Email is fast-paced and an essential part of work communication. It is also one of the biggest vectors for cyber threats. How can you sort the scams from legitimate emails?
With the increase in employees working from home, a comprehensive cyber security plan is imperative now more than ever. Remote access to your business’s network, especially from personal computers and devices, is a weak link in your cyber defenses. This makes the need for comprehensive employee training essential to your cyber security plan. One successful phishing attack combined with remote access can provide bad actors a direct path from your employee’s computer to your business.
Work from Home Safely
For many businesses that suddenly gained a remote workforce, employees are the first line of defense against cyber attacks. Employee education for phishing attacks and basic cyber security measures are essential tools in your business’s defense against a network breach.
Phishing in the Time of COVID-19
While cyber security education has improved employees’ ability to spot phishing attempts, the COVID-19 pandemic opened new avenues for bad actors to exploit in their phishing attacks. The tactics aren’t new. Bad actors continue to trick the distracted or unsuspecting into clicking a link or downloading an attachment, and they continue to target specific individuals for business email compromise (BEC) schemes.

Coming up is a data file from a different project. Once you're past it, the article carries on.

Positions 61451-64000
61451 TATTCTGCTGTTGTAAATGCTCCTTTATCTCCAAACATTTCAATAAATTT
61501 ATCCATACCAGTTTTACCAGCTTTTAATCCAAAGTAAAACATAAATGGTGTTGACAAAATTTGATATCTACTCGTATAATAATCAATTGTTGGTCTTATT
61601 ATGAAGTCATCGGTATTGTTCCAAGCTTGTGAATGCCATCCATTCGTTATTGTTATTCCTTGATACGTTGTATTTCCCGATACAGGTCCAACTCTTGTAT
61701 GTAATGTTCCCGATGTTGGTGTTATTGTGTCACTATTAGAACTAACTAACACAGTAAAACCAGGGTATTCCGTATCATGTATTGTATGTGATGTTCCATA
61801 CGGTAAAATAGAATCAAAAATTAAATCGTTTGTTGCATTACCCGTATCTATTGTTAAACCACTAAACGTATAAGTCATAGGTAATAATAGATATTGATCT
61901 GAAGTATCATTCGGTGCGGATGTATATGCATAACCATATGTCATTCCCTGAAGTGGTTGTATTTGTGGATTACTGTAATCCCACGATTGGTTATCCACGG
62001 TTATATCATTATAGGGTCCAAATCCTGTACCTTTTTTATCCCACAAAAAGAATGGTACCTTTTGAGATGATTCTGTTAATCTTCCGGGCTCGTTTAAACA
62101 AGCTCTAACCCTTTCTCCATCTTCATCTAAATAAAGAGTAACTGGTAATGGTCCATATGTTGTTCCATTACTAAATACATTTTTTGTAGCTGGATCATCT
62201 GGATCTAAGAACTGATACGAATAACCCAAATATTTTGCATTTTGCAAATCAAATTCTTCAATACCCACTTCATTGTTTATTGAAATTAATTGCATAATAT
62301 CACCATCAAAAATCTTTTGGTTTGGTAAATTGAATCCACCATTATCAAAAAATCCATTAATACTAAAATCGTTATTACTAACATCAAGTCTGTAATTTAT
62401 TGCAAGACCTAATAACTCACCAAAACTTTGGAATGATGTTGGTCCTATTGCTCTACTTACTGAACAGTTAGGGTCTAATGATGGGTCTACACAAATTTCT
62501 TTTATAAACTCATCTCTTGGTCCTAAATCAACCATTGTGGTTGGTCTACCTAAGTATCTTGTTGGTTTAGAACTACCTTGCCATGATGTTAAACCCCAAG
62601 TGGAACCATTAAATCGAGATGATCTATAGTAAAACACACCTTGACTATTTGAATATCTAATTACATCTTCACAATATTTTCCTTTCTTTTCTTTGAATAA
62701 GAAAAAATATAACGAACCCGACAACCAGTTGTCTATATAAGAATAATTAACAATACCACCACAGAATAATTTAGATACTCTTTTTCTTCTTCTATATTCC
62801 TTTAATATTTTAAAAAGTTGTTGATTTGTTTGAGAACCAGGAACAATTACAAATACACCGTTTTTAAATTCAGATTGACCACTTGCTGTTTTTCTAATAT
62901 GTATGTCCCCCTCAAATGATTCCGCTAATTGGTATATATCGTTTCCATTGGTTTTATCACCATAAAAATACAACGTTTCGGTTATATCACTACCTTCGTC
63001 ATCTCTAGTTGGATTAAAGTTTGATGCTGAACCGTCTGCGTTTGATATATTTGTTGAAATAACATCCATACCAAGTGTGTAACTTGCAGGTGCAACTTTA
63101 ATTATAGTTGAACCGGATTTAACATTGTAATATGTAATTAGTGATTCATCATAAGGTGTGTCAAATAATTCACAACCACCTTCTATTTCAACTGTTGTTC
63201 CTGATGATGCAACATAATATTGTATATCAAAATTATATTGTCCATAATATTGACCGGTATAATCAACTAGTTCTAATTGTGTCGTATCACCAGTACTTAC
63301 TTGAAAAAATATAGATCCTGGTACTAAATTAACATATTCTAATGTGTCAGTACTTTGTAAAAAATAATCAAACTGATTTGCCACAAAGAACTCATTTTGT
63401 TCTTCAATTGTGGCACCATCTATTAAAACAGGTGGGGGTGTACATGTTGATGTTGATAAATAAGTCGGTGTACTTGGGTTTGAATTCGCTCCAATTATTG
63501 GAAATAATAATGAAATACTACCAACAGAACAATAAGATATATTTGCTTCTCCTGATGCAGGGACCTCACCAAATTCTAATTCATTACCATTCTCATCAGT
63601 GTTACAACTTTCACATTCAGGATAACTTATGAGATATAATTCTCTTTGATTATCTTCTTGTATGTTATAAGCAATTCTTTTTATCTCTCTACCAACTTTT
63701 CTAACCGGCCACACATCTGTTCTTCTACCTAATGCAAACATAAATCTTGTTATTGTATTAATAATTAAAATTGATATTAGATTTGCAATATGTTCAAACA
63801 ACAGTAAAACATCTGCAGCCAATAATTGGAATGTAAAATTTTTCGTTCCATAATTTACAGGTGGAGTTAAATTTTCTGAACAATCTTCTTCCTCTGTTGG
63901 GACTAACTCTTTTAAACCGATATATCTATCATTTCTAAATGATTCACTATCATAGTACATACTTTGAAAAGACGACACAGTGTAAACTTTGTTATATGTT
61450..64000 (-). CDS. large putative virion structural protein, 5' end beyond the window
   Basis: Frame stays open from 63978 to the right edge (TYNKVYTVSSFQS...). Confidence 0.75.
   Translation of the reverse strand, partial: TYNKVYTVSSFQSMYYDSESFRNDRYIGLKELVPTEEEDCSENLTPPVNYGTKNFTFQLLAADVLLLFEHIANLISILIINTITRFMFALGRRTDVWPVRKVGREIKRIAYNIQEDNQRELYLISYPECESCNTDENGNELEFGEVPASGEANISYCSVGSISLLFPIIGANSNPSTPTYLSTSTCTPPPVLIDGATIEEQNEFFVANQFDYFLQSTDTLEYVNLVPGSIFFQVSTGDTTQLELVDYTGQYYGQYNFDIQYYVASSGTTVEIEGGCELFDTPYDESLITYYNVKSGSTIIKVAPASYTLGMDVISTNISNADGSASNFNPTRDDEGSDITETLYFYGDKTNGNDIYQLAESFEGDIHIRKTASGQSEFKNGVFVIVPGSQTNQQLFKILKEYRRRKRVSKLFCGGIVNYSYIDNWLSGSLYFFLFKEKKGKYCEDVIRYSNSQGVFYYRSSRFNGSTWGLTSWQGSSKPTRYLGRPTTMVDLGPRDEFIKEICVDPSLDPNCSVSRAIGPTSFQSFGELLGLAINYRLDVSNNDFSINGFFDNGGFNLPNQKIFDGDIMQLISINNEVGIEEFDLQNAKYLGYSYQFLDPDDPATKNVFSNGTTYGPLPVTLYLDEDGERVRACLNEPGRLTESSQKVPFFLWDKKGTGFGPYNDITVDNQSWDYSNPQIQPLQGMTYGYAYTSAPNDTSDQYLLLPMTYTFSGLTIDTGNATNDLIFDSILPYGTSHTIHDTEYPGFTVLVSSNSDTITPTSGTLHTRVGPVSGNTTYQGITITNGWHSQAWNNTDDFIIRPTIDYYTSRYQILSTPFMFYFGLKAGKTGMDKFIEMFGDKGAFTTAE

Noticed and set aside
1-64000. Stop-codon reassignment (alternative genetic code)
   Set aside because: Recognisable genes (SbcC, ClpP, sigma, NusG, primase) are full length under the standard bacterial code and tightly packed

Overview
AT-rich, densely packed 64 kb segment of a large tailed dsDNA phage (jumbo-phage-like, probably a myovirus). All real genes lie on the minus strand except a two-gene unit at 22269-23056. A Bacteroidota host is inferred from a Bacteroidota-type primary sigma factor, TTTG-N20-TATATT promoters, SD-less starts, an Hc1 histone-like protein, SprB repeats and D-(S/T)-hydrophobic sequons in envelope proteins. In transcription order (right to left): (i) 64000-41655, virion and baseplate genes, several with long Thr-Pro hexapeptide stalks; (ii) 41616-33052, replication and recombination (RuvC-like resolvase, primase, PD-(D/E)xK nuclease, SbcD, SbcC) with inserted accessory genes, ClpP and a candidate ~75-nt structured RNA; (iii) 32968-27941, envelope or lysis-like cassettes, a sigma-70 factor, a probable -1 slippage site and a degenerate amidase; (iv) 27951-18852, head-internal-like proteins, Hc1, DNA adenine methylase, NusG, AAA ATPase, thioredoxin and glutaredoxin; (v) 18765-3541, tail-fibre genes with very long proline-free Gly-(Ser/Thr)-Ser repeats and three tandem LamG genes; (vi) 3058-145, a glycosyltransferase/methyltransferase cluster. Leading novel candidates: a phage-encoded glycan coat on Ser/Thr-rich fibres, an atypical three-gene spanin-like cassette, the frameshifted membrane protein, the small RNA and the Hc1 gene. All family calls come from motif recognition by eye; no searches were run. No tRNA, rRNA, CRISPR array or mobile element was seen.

What has changed are the lures used trick the recipient into action. Bad actors have shifted their message to capitalize on the uncertainty around the novel coronavirus. Emails spoofing health organizations such as the WHO and the CDC contain links or attachments that claim to contain information about the coronavirus pandemic. An employee who may know not to click on a random link sent to them in an email, even from a known contact, might not be so careful against a link purporting to inform them about updated COVID-19 news.
Train your employees to be skeptical of all emails or messages related to the COVID-19 pandemic. Most major organizations are not going to be directly emailing individuals. If an email claims to be from an official source, do not click the link, but rather go directly to the organization’s website. Any updated information or legitimate news will be posted there.
Put into place policies and procedures to protect against BEC schemes. Bad actors have tailored their messages to take advantage of the isolation of the remote workforce. BEC attacks rely on the recipient not verifying a request for funds or access with the person or company being impersonated, thus failing to discover that the transaction is illegitimate. Their new tactic to ensure this is to include a note that the requester can’t be contacted due to COVID-19 quarantine, or not to tell anyone so their stated COVID-19-positive status is not known publicly.